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Imagined Futures in Science, Technology and Society

Author: Gert Verschraegen,Frédéric Vandermoere,Luc Braeckmans,Barbara Segaert

Publisher: Routledge

ISBN: 1315440822

Category: Social Science

Page: 236

View: 1916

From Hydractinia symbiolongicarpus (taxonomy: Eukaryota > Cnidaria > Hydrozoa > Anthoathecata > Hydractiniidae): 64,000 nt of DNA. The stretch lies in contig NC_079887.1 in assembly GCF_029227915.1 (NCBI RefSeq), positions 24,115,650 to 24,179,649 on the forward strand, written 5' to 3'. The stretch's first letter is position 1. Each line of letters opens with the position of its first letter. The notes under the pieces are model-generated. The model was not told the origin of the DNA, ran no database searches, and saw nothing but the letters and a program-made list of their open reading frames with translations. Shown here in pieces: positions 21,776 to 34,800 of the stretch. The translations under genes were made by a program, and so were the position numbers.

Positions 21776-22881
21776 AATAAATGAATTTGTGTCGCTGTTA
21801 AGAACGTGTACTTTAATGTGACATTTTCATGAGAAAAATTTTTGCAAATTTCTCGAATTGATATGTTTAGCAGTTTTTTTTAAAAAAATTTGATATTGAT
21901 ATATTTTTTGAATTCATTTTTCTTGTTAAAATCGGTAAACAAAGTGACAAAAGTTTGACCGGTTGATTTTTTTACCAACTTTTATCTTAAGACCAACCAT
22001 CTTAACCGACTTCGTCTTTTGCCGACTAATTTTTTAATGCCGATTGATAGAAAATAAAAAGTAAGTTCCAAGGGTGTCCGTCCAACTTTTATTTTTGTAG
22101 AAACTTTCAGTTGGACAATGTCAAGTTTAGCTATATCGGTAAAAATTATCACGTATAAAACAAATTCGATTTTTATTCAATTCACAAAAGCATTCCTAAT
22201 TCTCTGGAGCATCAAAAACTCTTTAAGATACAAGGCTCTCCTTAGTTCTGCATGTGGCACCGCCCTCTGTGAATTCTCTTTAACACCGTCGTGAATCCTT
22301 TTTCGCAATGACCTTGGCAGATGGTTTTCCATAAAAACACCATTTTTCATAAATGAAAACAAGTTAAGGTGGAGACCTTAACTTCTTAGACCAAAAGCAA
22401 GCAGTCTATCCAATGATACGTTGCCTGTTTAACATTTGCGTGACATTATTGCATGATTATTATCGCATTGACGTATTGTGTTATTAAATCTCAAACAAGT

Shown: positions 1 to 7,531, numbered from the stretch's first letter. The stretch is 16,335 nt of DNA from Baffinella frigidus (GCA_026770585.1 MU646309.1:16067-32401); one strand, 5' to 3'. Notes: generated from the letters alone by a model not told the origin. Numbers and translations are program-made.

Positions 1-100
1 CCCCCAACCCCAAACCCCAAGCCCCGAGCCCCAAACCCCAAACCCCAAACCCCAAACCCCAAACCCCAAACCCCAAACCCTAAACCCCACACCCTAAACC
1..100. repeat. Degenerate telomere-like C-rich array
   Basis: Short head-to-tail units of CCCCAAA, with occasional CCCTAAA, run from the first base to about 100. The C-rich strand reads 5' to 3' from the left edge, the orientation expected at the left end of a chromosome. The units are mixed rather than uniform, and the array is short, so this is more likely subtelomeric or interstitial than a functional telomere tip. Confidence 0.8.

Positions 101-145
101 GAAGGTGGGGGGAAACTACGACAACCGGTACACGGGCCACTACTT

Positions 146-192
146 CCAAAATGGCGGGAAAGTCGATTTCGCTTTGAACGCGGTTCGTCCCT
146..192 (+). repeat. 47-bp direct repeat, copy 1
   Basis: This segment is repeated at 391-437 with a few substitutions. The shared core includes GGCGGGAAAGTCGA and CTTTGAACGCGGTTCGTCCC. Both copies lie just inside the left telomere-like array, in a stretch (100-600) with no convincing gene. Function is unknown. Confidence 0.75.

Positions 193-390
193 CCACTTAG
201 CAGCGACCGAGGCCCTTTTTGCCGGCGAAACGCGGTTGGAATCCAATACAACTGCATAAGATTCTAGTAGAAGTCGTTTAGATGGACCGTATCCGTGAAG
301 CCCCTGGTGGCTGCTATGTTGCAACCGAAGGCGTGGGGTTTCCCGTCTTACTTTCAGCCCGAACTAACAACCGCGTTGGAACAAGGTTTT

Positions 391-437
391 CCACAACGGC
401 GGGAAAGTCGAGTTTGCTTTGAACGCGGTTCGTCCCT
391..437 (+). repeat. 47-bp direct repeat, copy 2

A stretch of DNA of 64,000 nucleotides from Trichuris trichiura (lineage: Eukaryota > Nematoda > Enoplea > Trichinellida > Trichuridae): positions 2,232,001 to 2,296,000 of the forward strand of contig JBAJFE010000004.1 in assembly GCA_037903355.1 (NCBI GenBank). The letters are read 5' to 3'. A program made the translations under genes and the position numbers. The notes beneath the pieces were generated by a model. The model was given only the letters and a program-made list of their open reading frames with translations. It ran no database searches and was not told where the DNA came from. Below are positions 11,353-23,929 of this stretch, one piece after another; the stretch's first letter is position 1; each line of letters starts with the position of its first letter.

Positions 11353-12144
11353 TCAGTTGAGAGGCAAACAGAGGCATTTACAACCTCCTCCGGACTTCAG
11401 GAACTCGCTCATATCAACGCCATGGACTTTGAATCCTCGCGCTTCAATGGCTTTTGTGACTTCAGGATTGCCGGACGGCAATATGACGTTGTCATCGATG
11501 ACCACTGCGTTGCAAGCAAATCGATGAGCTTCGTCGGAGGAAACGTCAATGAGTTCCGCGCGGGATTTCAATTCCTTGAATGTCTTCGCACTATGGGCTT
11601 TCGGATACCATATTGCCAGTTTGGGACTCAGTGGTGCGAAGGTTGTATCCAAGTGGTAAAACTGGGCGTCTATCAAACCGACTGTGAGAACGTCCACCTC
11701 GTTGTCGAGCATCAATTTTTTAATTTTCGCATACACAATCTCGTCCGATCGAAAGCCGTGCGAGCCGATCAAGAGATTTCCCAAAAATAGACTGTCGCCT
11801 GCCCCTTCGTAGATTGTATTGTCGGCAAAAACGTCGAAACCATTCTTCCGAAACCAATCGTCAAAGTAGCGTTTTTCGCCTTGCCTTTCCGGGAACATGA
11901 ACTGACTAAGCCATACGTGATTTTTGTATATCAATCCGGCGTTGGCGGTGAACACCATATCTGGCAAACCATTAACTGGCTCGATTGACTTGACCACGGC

Imagining, forecasting and predicting the future is an inextricable and increasingly important part of the present. States, organizations and individuals almost continuously have to make decisions about future actions, financial investments or technological innovation, without much knowledge of what will exactly happen in the future. Science and technology play a crucial role in this collective attempt to make sense of the future. Technological developments such as nanotechnology, robotics or solar energy largely shape how we dream and think about the future, while economic forecasts, gene tests or climate change projections help us to make images of what may possibly occur in the future. This book provides one of the first interdisciplinary assessments of how scientific and technological imaginations matter in the formation of human, ecological and societal futures. Rooted in different disciplines such as sociology, philosophy, and science and technology studies, it explores how various actors such as scientists, companies or states imagine the future to be and act upon that imagination. Bringing together case studies from different regions around the globe, including the electrification of German car infrastructure, or genetically modified crops in India, Imagined Futures in Science, Technology and Society shows how science and technology create novel forms of imagination, thereby opening horizons toward alternative futures. By developing central aspects of the current debate on how scientific imagination and future-making interact, this timely volume provides a fresh look at the complex interrelationships between science, technology and society. This book will be of interest to postgraduate students interested in Science and Technology Studies, History and Philosophy of Science, Sociology, Cultural Studies, Anthropology, Political Sciences, Future Studies and Literary Sciences.